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March 31, 2004
Germany woos British non-paying university customers puzzle

I caught a snatch of a London TV news report this evening about how German universities are trying to persuade British students to do their degrees in Germany, for free. No need to worry about loans and top-ups if you go there.

What they didn't explain was what was in it for Germany. Is it that they can't stand their own students and figure that they'll get slightly better ones this way? Are they trying to make sure they learn and teach English idiomatically, complete with up-to-date swearing?

Touting for business I could understand, but where is the business here?

Google google – this is the same story. Yes, the mentioned a woman called Lemmens on the TV.


LONDON - Free higher education in the home of Western civilization's most provocative thinkers, a chance to learn a second language - and a legal drinking age of 16? It's a formula that might appeal to both stressed parents and students alike!

Germany is willing to accommodate what could be a dream for many American families, worried about the skyrocketing cost of higher education.

“Our idea is to get the best people to the universities,” said Nina Lemmens, the London-based director of the German Academic Exchange Service, the DAAD.

This week, Lemmens has been promoting the free international degree program in English to British students, who also are worried about higher college fees. But she explained the German universities also are keen on recruiting American and other international students for their tuition-free programs.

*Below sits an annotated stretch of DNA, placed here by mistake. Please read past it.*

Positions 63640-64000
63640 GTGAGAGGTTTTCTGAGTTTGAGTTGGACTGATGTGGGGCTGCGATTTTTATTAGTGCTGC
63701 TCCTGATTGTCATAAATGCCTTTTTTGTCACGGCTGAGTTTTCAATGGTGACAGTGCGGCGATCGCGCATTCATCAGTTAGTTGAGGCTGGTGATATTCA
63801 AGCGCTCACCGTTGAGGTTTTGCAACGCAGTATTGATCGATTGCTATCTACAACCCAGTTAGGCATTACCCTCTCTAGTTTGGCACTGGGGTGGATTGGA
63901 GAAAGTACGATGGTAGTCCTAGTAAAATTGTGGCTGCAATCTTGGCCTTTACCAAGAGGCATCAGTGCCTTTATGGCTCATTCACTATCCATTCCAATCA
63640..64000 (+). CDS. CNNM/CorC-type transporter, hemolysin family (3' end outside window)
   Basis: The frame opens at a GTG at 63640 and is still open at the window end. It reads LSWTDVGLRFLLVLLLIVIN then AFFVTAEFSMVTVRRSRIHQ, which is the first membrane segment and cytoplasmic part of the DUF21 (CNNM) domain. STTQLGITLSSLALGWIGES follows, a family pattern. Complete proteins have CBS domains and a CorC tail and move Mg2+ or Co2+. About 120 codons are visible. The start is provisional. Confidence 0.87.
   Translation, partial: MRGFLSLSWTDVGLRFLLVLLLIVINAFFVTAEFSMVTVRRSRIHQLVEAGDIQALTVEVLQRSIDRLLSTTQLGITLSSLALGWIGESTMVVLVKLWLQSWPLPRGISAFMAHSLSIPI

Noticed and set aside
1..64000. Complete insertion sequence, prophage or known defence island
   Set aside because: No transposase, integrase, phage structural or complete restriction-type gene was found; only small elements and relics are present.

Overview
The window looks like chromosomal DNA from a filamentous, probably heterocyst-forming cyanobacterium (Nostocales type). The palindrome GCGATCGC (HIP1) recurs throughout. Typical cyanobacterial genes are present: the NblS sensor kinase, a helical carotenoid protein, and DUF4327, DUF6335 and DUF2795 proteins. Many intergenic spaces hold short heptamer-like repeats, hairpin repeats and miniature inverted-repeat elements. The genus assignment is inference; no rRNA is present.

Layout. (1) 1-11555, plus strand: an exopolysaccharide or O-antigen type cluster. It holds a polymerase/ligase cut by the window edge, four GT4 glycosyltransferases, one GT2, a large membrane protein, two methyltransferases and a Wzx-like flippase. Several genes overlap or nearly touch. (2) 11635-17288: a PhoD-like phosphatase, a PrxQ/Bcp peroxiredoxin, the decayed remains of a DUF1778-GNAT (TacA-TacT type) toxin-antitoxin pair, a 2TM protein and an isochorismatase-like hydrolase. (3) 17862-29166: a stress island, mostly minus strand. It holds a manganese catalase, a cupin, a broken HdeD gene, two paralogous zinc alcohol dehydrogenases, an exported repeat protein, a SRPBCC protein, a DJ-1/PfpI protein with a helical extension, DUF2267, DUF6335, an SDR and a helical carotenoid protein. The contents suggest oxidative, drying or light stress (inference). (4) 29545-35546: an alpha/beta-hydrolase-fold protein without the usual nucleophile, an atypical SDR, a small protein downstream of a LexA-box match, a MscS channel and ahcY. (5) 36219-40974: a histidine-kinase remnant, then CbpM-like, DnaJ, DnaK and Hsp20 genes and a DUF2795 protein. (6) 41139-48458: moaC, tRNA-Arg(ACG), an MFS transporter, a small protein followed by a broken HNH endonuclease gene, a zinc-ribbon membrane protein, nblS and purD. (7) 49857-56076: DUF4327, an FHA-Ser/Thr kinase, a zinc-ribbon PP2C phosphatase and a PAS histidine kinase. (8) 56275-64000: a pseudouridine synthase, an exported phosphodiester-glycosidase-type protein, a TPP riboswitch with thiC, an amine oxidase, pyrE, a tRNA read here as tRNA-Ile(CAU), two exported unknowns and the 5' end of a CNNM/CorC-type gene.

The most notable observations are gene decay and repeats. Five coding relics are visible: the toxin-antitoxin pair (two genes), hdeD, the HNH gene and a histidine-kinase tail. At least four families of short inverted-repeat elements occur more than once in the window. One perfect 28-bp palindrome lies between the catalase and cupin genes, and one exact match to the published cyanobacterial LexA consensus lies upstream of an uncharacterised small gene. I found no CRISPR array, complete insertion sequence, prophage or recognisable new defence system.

Maybe the snag is you have to be extremely well schooled to qualify. But, does anyone have any further light to shed on this apparently rather odd little sales trip?

Is it perhaps some insane unintended consequence of German quota-fulfilment arrangements, where they are desperate for educational bums on seats because that's how they are paid, even though the bum-owners pay nothing?

Posted by Brian Micklethwait at 07:11 PM
Category: Higher education

“Our idea is to get the best people to the universities,” said Nina Lemmens, the London-based director of the German Academic Exchange Service, the DAAD.

And I'm sure the Little Chef would like to get the world's greatest cooks in their kitchen too, but it ain't gonna happen. Top students want to go to top schools, and Germany doens't have many of them. And, frankly, the prospect of adding more non-revenue generating students to an already overtaxed system isn't exactly a recipe for success.

Comment by: FRB on March 31, 2004 09:28 PM

It rather condradicts this story of a few moths ago which said German university funding was in crisis.

Comment by: Mark Holland on March 31, 2004 10:01 PM

A have an ambition to learn in UK. I have a Bachlors Degree in Commerce. I got frist class. I done it as an external student because my financial position is not so sound. I worr part time & get a financial support. Considering my financial position, if you can suggest me about further education in UK it will definately helful to me. I will prefer the freee education. But i will manage my stay with the help of my relatiives & friends.


Yours, Aniruddha

Comment by: Warunkar Aniruddha D. on April 24, 2004 12:32 PM

Well,if it is true;i will want to be part of it.I am currently a masters' student in Nigeria,but have been finding it difficult to pay my fee for some time now because the cost of education is rising here.papint1@yahoo.com is my contact.

Comment by: Thomas on August 28, 2004 02:14 AM
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